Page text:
Investors’ risk tolerance levels remains stable
The number of investors in the Canadian general public is shrinking, risk tolerances have remained relatively unchanged since 2017, and a growing number of investors say they aren’t comfortable bringing questions to their advisors. These are a few of the findings of the 2020 CSA Investors Index survey conducted for the Canadian Securities Administrators (CSA).
The survey of 7,537 adult Canadians also found that less than half of investors are optimistic about their investment targets over the next 12 months. That said, 60 per cent were optimistic when considering their targets over the next five years. One-in-four or 27 per cent said they had a financial plan, down from 31 per cent in 2012. More than half, 52 per cent who currently have a financial advisor say they know exactly how much they pay their financial advisor, up from 44 per cent in 2012.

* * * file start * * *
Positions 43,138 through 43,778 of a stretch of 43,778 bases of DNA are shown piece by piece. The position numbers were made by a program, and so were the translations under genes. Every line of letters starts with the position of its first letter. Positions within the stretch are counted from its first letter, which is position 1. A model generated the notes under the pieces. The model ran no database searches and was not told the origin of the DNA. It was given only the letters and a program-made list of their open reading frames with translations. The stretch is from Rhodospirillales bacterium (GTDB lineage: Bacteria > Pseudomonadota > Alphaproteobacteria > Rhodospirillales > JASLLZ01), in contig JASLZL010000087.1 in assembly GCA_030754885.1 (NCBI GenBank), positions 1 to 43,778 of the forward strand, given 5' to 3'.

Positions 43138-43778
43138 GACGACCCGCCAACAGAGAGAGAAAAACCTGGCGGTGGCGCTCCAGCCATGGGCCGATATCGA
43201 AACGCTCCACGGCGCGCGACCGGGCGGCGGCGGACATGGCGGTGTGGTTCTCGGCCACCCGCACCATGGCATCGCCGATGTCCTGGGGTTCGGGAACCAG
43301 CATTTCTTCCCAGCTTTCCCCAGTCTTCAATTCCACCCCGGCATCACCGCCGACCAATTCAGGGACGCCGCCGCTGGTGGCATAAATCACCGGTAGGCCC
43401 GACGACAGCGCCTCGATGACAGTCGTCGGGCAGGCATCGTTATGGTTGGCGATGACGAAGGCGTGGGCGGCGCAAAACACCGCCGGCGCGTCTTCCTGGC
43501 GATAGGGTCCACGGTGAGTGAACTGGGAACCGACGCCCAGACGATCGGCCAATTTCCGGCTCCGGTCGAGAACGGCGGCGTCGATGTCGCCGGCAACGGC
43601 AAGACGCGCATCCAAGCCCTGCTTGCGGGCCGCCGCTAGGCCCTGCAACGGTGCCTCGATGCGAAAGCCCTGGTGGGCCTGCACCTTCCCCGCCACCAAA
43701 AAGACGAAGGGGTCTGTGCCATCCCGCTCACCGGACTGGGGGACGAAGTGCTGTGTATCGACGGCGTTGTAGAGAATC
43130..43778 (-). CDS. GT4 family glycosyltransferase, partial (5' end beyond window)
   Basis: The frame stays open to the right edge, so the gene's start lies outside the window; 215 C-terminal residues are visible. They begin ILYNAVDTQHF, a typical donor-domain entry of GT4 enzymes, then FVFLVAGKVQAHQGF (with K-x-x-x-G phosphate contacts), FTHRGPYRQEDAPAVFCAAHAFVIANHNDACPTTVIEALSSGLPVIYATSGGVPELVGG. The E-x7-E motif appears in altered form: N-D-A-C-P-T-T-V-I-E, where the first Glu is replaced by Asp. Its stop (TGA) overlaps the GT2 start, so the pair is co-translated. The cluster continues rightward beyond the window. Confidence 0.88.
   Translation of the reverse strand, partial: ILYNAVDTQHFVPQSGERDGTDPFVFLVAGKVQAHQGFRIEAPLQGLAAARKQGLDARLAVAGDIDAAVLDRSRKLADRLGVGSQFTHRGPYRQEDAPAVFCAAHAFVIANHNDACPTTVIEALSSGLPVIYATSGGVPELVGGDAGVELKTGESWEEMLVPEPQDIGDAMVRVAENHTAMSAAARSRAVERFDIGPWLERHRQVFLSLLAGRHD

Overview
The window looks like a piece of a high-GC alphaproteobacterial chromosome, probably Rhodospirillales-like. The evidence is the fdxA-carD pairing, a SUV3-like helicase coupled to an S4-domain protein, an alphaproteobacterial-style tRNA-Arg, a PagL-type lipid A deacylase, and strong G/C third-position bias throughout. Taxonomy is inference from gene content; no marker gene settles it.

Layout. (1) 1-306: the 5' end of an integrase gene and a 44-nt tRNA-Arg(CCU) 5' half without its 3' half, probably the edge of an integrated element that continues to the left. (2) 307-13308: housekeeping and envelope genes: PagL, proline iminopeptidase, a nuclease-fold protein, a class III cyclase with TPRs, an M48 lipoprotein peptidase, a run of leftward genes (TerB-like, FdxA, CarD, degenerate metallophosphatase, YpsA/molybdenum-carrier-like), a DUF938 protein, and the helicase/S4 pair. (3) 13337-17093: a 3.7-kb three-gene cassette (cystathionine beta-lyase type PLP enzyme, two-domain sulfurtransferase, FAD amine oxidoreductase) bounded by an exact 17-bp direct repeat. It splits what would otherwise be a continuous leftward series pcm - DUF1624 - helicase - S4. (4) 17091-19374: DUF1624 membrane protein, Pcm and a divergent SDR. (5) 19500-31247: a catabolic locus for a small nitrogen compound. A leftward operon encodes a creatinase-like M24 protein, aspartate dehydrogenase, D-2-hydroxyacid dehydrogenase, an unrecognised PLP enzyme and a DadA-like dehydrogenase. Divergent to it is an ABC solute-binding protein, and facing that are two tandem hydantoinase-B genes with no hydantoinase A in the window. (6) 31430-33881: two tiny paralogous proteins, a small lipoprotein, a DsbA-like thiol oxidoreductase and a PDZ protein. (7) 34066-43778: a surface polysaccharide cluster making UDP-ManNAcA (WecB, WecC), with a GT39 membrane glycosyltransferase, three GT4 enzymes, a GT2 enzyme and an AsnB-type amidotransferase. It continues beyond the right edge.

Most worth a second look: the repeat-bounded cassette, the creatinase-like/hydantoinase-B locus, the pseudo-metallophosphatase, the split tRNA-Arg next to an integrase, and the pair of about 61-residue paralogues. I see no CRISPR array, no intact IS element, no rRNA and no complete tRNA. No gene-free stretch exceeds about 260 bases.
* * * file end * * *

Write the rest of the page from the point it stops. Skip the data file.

In examining the prevalence of fraud, the CSA found the percentage of respondents who have invested money in what turned out to be a fraudulent investment has declined among those over age 55, but would appear to be on the rise among those under age 35. “Since 2006, in every age group over 44, the percentage of fraud victims has declined between two and four points. On the other hand, it has increased steadily for those under 35,” the report’s authors write. The report also examines investor knowledge, optimism about the economy, market expectations, awareness of securities regulators and the use of robo-advisors.
The survey, the sixth investor index survey in the series conducted for the CSA, also found a drop off in investment knowledge between the survey’s 2012 and 2016 samples compared to the 2017 and 2020 samples. Finally, overall use of an advisor is steady, but clients say they are less comfortable bringing forward their concerns and questions when speaking with a financial advisor. “Between 2012 and 2017, comfort bringing forth questions and concerns to advisors dropped from 62 per cent to 52 per cent. This is steady in 2020 at 53 per cent. Comfort is highest among older investors and those with more investment knowledge.”